1 year ago
So there is a phenomenon in American political and social life that seems to me to need to at least be acknowledged: our relentless urge to pull the ladder up after ourselves.
The ladder, of course, is the ladder of opportunity.
See, the thing is that while we often refuse to acknowledge this, all of us stand on others’ shoulders as we make progress in life. The accomplishments of medicine, the arts, and science, for example, all frame the context in which we live our lives and make our way. I, for one, am utterly blessed to have been born in an era where science can make good and complex eyeglasses: my eyes are lousy, and whatever successes I have had have been in part derived from the fact that I have had good glasses since I was six years old. Had I been born a century ago, my life would be lousy. But I wasn’t, and it isn’t.
In some sense, then, my basically successful life has been utterly dependent on other people’s work—the work that created the glasses that I have used to see my path to some kind of success.
Viewed this way, the plain truth is that all of us benefit from others’ accomplishments. Like antibiotics? Safe drinking water? Electric light (and batteries)? Whatever uses you make of these things, someone else had to make them before you could benefit from them. And those people, in turn, built off others’ accomplishments. it’s just how the world works.
Unfortunately, it is all too easy to forget the socially-connected nature of our lives. It is all too easy to think only of our own — very real — accomplishments, and to imagine our successes are entirely of our own making.
It is likewise easy to imagine that others’ failures are entirely the result of their own flaws and fumbles.
We can see these attitudes in lots of parts of political and social life. To wit:
- Recent immigrants are often the brunt of jokes and disrespect from more established immigrant groups.
- People with jobs often perceive that any form of welfare is little more than coddling the poor—even when, in many cases, the employed have enjoyed government support in the past (like public education, tax breaks for home ownership and, in Mitt Romney’s father’s case, actual welfare when George Romney’s family moved back from Mexico when George was a child).
- There are retirement towns in Arizona that have been exempted from paying that portion of local property taxes that goes to support local schools—an exemption granted on the theory that the retirees’ children didn’t go to school in Arizona, so they shouldn’t have to pay for the educations of current Arizona children.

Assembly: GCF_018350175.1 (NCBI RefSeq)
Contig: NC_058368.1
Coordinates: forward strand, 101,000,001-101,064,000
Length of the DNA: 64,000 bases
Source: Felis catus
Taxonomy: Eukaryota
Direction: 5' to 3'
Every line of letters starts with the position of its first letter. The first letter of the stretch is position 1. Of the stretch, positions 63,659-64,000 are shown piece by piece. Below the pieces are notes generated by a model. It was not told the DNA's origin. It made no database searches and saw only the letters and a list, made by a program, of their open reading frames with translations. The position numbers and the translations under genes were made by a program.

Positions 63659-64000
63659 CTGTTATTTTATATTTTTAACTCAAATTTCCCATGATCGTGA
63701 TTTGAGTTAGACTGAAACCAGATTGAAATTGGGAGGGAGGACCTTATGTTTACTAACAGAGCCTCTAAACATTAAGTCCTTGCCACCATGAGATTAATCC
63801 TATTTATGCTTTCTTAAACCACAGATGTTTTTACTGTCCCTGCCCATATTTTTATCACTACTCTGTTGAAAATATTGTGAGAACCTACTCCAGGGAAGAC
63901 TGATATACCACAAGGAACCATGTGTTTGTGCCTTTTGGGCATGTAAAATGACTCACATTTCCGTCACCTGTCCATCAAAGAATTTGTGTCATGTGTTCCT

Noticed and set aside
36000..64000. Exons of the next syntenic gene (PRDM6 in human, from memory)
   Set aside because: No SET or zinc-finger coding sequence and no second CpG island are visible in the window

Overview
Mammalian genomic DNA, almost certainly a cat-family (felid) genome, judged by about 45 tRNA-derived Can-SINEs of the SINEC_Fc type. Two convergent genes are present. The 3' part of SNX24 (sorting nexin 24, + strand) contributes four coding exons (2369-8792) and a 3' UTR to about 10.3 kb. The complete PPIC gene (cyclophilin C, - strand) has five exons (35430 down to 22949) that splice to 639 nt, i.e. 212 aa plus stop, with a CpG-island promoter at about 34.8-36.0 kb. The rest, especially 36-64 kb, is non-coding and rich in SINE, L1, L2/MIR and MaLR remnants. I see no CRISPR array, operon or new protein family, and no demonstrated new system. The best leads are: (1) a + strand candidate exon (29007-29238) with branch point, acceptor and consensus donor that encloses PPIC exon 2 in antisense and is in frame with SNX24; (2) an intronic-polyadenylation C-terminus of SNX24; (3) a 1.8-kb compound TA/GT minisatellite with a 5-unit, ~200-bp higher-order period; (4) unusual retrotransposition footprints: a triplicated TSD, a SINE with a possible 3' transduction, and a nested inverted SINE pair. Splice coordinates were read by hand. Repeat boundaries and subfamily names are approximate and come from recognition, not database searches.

All of this—and much more—is akin to pulling up the ladder behind you as you climb into a tree house: you got yours, so screw everyone else. Such selfishness is perhaps inevitable given that people seem to imagine our successes as totally ours and thus attribute others’ failings to their personal flaws, but in the end this kind of selfishness is self-defeating: the only way any of us can hope to succeed is to make sure that lots of people have lots of opportunities to succeed, even as we recognize that not everyone will.
An America with strong ladders that can hold a lot of people, even those who sometimes fall off, will be a better America than one where the ladders are reserved to the people with tree houses.
1 year ago
I think the kids of those [undocumented] immigrants should have a pathway to citizenship, and I think military service should be a path.
2 years ago
2 years ago
2 years ago
2 years ago
Several days have now passed since Alabama’s anti-immigration law, the harshest and most abusive in the nation, came into full effect. HB 56, a de facto criminalisation of migration, replaces any sensible immigration policy with the favorite solution these days: let’s put them behind bars– and we might as well make a profit out of it.
The negative consequences of such shameful legislation have been felt immediately. Within hours, it had claimed its first victims – from the detention of a man who later turned out to be residing legally, to themassive fleeing of migrant workers and school children, to even cutting off water services to families or individuals who can’t prove their legal status. It is the most draconian and oppressive set of provisions that this country, which claims to be the bastion of liberties and rights, has seen since the era of segregation.
Recently, John McMillan, agriculture commissioner, proposed that the farm work left behind by immigrant workers be supplied with inmate labor.
So, here is how it goes. First, the state passes a harsh immigration law. Then, it detains large numbers of immigrants. Third, private prisons (LCS, CCA, GEO) receive fresh inmates. And finally, the artificially created labor shortage is supplied by the new inmates. Does this sound like modern-day slavery to anyone?
The rest of the country can only look in shock and dismay, as once again, Alabama, a state renowned for its historical role in racism, segregation and slavery, leads the nation into another round of shame.
2 years ago
3 years ago
[T]here was Major League Baseball commissioner Bud Selig, celebrating civil rights in the Georgia, and chortling excitedly about the 2011 All-Star game in Arizona. In the hands of Selig, irony becomes arsenic. Thank God that Commisioner Selig was stupid enough to choose the Civil Rights Game to honor, among others, the great musician Carlos Santana. Santana was supposed to be the Latino stand-in, a smiling symbol of baseball’s diversity. And maybe, he would even play a song!
But Bud picked the wrong Latino. Carlos Santana took the microphone and said that he was representing all immigrants. Then Santana added, “The people of Arizona, and the people of Atlanta, Georgia, you should be ashamed of yourselves.” In a perfect display of Gov. Nathan Deal’s Georgia, the cheers quickly turned to boos. Yes, Carlos Santana was booed on Civil Rights Day in Atlanta for talking about Civil Rights.